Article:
I’m working on a Flow project that has a very large and very complex PostgreSQL database with millions of datasets. I use a custom PHP trait to change the column type of persistence_object_identifier to guid.
This brought a considerable performance boost.

I don’t have solid figures on the improvement, only that the number of queries slower than 100ms is now at least 50% lower than before.
There are lots of JOINed queries in my project, and I assume that this is common to most, if not all, Flow-based projects. In my project there is a huge performance gain for queries with complex JOINs. Unfortunately I don’t have any before-and-after figues on them. But think of some web requests taking 1/4 less time and importer processes improving by 1/4 to 1/3.

Caveats

When working with the guided persistence_object_identifier on PostgreSQL, I noticed that there are issues when Flow directly uses identifiers based on user input. PostgreSQL checks incoming UUIDs for wellformedness, and if they aren’t well-formed, the query fails.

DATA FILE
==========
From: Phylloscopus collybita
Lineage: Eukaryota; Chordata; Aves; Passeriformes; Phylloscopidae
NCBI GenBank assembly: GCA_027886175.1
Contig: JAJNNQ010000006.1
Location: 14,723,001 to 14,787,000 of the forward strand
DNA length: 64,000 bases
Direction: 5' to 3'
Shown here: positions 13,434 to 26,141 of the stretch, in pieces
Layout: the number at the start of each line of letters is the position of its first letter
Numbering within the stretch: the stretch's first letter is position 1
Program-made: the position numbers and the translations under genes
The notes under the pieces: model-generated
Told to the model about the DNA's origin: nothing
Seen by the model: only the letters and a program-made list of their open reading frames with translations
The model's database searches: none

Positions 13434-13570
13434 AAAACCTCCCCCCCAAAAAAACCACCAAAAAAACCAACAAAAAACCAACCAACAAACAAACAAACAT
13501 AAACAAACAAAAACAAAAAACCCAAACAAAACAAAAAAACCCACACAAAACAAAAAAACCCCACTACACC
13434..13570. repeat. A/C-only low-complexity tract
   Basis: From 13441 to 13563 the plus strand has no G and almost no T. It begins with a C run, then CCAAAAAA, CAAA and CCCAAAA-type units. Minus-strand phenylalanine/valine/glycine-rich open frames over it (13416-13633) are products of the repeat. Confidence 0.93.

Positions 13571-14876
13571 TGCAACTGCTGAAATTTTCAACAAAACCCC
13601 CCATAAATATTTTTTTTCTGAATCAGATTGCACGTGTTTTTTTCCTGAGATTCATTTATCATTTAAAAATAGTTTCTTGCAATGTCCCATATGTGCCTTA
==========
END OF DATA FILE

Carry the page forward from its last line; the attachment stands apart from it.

For example, if you use routes with custom routeParts with objectType, but no special uriPattern, the IdentityRoutePart will use the object’s identifier as the URI segment, resulting in UUIDs in the URL.
When matching an incoming URL (and there is no cache yet), Flow may query the database for objects that are identified by that segment, even if it’s not a UUID. It’s not unlikely that the incoming string is not a UUID, making Flow fail the request with error 500.
To prevent that, I had to implement a custom child class of IdentityRoutePart that checks if the incoming segment really is a UUID first.

If Flow opts for a transition to a guided persistence_object_identifier, a similar functionality would have to be implemented in IdentityRoutePart and other classes that use foreign data as an object identifier.

Migrating an existing Flow instance

PostgreSQL

Doctrine builds a migration to change the column type from varchar(40) to uuid. You have to manually add a USING persistence_object_identifier::uuid type cast to the ALTER TABLE statement. Each existing foreign key/constraint and index on a changed column has to be dropped and re-created. Doctrine does not regard these changes in migrations on its own, so they have to be put there manually.